A semi-Lagrangian view of ozone production tendency in North American outflow in the summers of 2009 and 2010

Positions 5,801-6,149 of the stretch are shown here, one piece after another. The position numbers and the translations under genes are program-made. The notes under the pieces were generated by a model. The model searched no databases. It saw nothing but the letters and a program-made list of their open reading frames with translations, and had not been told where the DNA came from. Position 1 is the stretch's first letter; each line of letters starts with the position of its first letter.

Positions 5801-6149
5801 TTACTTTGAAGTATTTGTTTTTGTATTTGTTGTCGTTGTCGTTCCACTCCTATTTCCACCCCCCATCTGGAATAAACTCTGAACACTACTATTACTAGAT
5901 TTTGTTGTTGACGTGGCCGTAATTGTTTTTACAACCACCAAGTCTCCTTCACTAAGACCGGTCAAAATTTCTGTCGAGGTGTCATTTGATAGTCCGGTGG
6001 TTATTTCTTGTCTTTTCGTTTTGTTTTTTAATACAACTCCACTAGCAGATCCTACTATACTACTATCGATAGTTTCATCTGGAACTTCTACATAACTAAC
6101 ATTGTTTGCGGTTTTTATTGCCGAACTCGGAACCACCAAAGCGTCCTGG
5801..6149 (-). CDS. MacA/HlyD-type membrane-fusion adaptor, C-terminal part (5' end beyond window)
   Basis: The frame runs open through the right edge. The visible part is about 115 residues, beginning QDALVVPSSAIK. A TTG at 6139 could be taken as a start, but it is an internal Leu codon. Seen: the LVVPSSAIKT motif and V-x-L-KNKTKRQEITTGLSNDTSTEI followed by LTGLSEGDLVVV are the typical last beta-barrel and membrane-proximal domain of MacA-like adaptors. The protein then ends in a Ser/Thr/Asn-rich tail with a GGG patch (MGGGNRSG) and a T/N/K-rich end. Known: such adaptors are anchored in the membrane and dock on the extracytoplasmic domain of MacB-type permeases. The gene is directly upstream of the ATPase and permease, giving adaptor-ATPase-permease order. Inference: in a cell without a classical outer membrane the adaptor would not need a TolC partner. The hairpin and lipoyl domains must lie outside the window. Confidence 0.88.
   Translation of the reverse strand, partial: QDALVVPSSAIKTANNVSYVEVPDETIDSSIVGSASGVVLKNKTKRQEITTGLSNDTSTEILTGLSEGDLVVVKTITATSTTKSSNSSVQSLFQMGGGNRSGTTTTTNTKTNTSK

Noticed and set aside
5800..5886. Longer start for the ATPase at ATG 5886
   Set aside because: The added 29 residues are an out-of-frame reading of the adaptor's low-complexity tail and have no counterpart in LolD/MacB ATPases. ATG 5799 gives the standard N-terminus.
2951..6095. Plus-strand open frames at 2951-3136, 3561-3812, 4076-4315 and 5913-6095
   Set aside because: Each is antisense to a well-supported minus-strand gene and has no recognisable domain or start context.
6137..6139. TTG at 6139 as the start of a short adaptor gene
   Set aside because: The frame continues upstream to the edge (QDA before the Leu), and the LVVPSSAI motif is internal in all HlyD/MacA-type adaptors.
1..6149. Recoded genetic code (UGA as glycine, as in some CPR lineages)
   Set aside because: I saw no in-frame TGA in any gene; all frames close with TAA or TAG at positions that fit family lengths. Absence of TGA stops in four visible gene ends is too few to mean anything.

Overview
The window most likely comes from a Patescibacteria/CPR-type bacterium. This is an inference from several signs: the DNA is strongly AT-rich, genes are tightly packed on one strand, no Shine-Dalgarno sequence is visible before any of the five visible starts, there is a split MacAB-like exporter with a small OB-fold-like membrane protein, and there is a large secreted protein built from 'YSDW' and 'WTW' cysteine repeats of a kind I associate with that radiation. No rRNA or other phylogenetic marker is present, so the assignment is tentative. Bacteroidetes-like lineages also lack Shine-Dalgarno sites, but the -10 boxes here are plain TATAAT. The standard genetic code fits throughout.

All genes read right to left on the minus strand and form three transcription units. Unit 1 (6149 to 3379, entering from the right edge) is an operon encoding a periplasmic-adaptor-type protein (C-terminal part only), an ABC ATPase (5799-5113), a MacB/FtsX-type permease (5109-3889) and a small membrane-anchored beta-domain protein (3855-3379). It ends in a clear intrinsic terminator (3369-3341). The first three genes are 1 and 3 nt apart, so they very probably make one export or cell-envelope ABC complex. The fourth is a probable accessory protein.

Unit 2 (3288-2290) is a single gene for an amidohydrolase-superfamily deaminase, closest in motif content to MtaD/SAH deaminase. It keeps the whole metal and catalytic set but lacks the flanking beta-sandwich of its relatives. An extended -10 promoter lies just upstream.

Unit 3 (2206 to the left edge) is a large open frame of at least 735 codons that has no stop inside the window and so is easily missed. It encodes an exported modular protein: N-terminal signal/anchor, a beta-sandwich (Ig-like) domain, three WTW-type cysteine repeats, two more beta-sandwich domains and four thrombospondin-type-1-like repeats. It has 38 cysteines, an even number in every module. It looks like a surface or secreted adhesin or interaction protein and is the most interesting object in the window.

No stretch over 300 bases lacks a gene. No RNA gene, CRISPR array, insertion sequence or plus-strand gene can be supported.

Abstract. The Pico Mountain Observatory, located at 2225 m a.s.l. in the Azores Islands, was established in 2001 to observe long-range transport from North America to the central North Atlantic. In previous research conducted at the observatory, ozone enhancement (> 55 ppbv) in North American outflows was observed, and efficient ozone production in these outflows was postulated. This study is focused on determining the causes for high d[O3] / d[CO] values (~1 ppbv ppbv−1) observed in the summers of 2009 and 2010. The folded retroplume technique, developed by Owen and Honrath (2009), was applied to combine upwind FLEXPART transport pathways with GEOS-Chem chemical fields. The folded result provides a semi-Lagrangian view of polluted North American outflow in terms of physical properties and chemical processes, including production/loss rate of ozone and NOx produced by lightning and thermal decomposition of peroxy acetyl nitrate (PAN). Two transport events from North America were identified for detailed analysis. High d[O3] / d[CO] was observed in both events, but due to differing transport mechanisms, ozone production tendency differed between the two. A layer of net ozone production was found at 2 km a.s.l. over the Azores in the first event plume, apparently driven by PAN decomposition during subsidence of air mass in the Azores–Bermuda High. In the second event, net ozone loss occurred during transport in the lower free troposphere, yet observed d[O3] / d[CO] was high. We estimate that in both events, CO loss through oxidation contributed significantly to d[O3] / d[CO] enhancement. Thus, it is not appropriate to use CO as a passive tracer of pollution in these events. In general, use of d[O3] / d[CO] as an indicator of net ozone production/loss may be invalid for any situation in which oxidants are elevated. Based on our analysis, use of d[O3] / d[CO] to diagnose ozone enhancement without verifying the assumption of negligible CO loss is not advisable.